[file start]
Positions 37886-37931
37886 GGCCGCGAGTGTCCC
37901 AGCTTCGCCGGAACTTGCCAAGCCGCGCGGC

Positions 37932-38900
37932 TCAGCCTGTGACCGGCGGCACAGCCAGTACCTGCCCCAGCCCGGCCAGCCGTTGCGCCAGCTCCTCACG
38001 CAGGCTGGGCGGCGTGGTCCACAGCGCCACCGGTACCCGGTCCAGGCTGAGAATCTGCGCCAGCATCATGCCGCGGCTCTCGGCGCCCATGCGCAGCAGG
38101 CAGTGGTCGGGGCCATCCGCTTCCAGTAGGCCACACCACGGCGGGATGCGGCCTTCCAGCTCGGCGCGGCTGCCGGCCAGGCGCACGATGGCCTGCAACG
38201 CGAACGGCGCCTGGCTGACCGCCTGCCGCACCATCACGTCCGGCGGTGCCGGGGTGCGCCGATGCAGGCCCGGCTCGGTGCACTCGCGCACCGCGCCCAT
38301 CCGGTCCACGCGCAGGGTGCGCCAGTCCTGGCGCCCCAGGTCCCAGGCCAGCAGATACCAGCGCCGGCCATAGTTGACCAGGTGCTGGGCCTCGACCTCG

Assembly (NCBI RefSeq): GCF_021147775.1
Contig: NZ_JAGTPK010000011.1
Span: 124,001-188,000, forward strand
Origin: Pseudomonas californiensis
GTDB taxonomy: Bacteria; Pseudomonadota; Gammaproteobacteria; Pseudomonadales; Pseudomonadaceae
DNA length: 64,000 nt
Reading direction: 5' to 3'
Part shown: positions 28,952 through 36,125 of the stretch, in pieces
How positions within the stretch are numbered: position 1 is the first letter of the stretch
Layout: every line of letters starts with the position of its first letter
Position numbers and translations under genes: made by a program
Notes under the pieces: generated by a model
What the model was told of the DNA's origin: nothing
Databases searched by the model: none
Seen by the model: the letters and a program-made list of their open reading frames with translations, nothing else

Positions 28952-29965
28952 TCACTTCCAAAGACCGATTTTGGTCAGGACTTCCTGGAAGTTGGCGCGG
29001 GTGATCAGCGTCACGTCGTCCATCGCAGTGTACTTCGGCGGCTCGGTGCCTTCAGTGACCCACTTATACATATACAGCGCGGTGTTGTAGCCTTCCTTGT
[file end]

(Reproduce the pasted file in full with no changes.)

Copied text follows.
Positions 37886-37931
37886 GGCCGCGAGTGTCCC
37901 AGCTTCGCCGGAACTTGCCAAGCCGCGCGGC

Positions 37932-38900
37932 TCAGCCTGTGACCGGCGGCACAGCCAGTACCTGCCCCAGCCCGGCCAGCCGTTGCGCCAGCTCCTCACG
38001 CAGGCTGGGCGGCGTGGTCCACAGCGCCACCGGTACCCGGTCCAGGCTGAGAATCTGCGCCAGCATCATGCCGCGGCTCTCGGCGCCCATGCGCAGCAGG
38101 CAGTGGTCGGGGCCATCCGCTTCCAGTAGGCCACACCACGGCGGGATGCGGCCTTCCAGCTCGGCGCGGCTGCCGGCCAGGCGCACGATGGCCTGCAACG
38201 CGAACGGCGCCTGGCTGACCGCCTGCCGCACCATCACGTCCGGCGGTGCCGGGGTGCGCCGATGCAGGCCCGGCTCGGTGCACTCGCGCACCGCGCCCAT
38301 CCGGTCCACGCGCAGGGTGCGCCAGTCCTGGCGCCCCAGGTCCCAGGCCAGCAGATACCAGCGCCGGCCATAGTTGACCAGGTGCTGGGCCTCGACCTCG

Assembly (NCBI RefSeq): GCF_021147775.1
Contig: NZ_JAGTPK010000011.1
Span: 124,001-188,000, forward strand
Origin: Pseudomonas californiensis
GTDB taxonomy: Bacteria; Pseudomonadota; Gammaproteobacteria; Pseudomonadales; Pseudomonadaceae
DNA length: 64,000 nt
Reading direction: 5' to 3'
Part shown: positions 28,952 through 36,125 of the stretch, in pieces
How positions within the stretch are numbered: position 1 is the first letter of the stretch
Layout: every line of letters starts with the position of its first letter
Position numbers and translations under genes: made by a program
Notes under the pieces: generated by a model
What the model was told of the DNA's origin: nothing
Databases searched by the model: none
Seen by the model: the letters and a program-made list of their open reading frames with translations, nothing else

Positions 28952-29965
28952 TCACTTCCAAAGACCGATTTTGGTCAGGACTTCCTGGAAGTTGGCGCGG
29001 GTGATCAGCGTCACGTCGTCCATCGCAGTGTACTTCGGCGGCTCGGTGCCTTCAGTGACCCACTTATACATATACAGCGCGGTGTTGTAGCCTTCCTTGT